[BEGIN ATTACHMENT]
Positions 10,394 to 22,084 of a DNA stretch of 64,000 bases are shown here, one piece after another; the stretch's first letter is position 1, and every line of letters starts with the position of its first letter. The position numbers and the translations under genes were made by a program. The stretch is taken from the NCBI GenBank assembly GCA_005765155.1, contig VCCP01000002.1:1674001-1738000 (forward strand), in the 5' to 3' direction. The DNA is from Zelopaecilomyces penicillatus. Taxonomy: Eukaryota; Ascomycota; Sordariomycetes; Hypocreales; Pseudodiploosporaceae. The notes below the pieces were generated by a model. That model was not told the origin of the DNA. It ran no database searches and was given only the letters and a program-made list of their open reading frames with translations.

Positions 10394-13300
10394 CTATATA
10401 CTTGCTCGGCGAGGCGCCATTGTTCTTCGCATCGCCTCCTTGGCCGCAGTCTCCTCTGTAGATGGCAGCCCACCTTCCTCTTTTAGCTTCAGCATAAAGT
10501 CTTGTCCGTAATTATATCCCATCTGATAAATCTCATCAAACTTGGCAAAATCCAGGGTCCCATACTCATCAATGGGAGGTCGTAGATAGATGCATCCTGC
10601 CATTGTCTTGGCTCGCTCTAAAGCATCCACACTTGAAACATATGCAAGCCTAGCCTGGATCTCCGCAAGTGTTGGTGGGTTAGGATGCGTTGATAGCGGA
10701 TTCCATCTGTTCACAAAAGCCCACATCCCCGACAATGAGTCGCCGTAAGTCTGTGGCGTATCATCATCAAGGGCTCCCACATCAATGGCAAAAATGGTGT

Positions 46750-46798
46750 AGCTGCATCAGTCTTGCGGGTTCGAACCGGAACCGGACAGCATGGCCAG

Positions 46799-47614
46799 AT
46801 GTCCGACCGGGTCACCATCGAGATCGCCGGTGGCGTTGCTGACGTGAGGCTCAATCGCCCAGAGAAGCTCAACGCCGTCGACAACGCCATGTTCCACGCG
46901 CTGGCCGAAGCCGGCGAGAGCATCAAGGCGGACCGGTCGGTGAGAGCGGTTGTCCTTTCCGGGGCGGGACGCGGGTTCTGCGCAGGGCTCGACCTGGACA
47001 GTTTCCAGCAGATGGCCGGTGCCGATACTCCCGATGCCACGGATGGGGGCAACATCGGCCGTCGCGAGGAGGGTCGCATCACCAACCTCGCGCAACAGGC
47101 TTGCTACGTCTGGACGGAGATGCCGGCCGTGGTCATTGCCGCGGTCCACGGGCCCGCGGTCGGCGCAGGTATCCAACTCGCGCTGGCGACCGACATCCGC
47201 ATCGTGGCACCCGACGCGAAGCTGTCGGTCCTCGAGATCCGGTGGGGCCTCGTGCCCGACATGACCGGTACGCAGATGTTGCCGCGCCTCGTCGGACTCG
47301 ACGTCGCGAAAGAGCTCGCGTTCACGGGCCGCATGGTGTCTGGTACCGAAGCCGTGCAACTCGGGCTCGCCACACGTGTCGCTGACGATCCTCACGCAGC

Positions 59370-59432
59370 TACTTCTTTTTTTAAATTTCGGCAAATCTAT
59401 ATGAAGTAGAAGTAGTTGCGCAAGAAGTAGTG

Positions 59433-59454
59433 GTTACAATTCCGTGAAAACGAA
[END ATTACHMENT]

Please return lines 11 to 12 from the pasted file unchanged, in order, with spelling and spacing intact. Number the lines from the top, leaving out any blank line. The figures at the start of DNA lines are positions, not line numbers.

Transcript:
46799 AT
46801 GTCCGACCGGGTCACCATCGAGATCGCCGGTGGCGTTGCTGACGTGAGGCTCAATCGCCCAGAGAAGCTCAACGCCGTCGACAACGCCATGTTCCACGCG